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STI rises on back of strong US earnings

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STI gains 0.27 per cent to finish at 3,362, but analysts say current bull market may not last

The Straits Times Index (STI) reversed losses yesterday, rising 0.27 per cent or 8.96 points to finish at 3,362.43.

After lunch, it had looked like the swathe of strong US corporate earnings was not enough to stir the market here.

But the bourse recovered in its final hour of trading with 1.17 billion shares worth $1.08 billion changing hands for the day. Gainers outnumbered losers 204 to 168.

Mr Hussein Sayed, chief market strategist at FXTM, suggested that the current bull market may not last long, over potential reasons like China reducing stimulus and the Fed changing course.

"I'm not saying that markets may not go higher from current levels. However, in my opinion, this is not the most loved bull run," he said.

Among advancers, China Everbright Water shot up 25.64 per cent or 10 cents to 49 cents on a turnover of 36.2 million shares.

The company launched its public offer on the Hong Kong exchange yesterday for about 104 million shares at HK$2.99 (52 Singapore cents) to HK$4.35 per share.

ST Engineering was another gainer, adding 3.45 per cent or 13 cents to $3.90.

It announced that its US shipbuilding business, VT Halter Marine, won a US$745.9 million (S$1 billion) contract from the US Navy for the design and construction of a heavy polar icebreaker for the US Coast Guard.

The contract includes options for two additional ships, which - if exercised - would bring its total value to US$1.94 billion.

This comes after ST Engineering said on Monday that its aerospace and electronics sectors secured new contracts worth about a total of $2.1 billion in the first quarter of the year.

Mainboard-listed United Industrial Corp (UIC) also gained, rising 2.89 per cent or nine cents to $3.20.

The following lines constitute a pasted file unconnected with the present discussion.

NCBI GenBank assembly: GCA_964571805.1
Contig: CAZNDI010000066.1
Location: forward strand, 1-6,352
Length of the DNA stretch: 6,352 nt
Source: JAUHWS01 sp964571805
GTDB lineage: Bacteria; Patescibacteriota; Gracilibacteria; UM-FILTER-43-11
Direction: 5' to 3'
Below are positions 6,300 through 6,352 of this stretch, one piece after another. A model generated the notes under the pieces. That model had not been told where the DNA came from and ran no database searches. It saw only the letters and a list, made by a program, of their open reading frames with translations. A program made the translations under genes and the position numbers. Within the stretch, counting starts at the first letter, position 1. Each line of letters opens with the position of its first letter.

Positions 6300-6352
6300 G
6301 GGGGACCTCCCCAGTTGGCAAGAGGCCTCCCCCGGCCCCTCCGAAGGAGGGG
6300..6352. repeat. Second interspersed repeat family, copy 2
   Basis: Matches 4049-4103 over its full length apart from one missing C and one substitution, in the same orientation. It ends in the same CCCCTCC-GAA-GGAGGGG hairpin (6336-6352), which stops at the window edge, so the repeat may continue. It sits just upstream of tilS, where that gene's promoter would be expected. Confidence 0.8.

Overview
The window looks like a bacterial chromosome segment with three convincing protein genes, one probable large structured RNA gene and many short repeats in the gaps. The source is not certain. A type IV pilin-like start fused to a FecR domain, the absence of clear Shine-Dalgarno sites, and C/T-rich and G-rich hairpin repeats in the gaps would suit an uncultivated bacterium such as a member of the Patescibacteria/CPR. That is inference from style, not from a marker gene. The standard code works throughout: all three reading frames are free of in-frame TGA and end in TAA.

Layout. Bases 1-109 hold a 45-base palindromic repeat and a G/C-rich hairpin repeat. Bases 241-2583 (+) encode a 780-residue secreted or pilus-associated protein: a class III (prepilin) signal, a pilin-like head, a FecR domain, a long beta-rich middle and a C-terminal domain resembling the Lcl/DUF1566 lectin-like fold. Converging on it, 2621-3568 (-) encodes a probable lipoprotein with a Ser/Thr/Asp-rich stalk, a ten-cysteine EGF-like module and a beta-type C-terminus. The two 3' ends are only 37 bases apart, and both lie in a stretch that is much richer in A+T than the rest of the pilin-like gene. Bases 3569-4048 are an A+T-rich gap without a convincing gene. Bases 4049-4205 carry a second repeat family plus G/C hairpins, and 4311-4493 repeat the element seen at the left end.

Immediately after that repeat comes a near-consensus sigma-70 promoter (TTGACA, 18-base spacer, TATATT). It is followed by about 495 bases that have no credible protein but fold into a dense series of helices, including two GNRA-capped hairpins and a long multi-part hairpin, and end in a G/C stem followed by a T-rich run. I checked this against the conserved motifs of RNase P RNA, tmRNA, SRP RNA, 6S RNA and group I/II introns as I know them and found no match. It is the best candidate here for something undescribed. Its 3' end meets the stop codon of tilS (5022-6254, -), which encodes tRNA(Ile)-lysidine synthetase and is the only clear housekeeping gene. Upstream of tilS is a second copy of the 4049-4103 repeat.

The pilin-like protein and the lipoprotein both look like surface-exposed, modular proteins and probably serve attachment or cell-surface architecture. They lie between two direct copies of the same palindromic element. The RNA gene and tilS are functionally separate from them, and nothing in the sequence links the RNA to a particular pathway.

Flush from its coup in consolidating ownership of Marina Square, UIC had turned in first-quarter earnings growth on Tuesday.

Net profit for the three months to March 31 swelled by 35 per cent year-on-year to $81.1 million, with revenue rising 12 per cent to $185.3 million on growth in its property and information technology business segments.

This is not to say that all was bright and sunny on the bourse.

Best World International shares slumped after activist shortseller Bonitas Research published a report questioning the company's accounting and sales.

Trading was halted after the counter dropped as much as 11 per cent, prompting a query from the Singapore Exchange.

Another hot stock was Yangzijiang Shipbuilding, which saw Credit Suisse downgrade its recommendation to "underperform" from "neutral" with a target price of $1.30.

Analysts' average target price is $1.58, according to Bloomberg data.

The stock dipped 2.52 per cent or four cents to $1.55 on a turnover of 51.4 million shares.

Datapulse Technology lost ground despite announcing that it is acquiring a 15 per cent stake in the Holiday Inn Express Seoul Euljiro hotel in South Korea for 8.6 billion won (S$10.2 million), in a joint venture deal with Bizcentre Capital.

The company's recent troubles may have left a lingering bad taste in some investors' mouths.

The stock price fell by 3.85 per cent or one cent to close at 25 cents on volume of 535,000 shares.

Across the region, Asian markets were once more a mixed bag, in spite of the frenzy on Wall Street.

Japan's Nikkei 225 declined 0.27 per cent on the day to 22,200, while South Korea's Kospi fell 0.88 per cent to finish its trading day at 2,201.03.

But Australia's ASX added 0.99 per cent to 6,382.10, its highest close in more than a decade.

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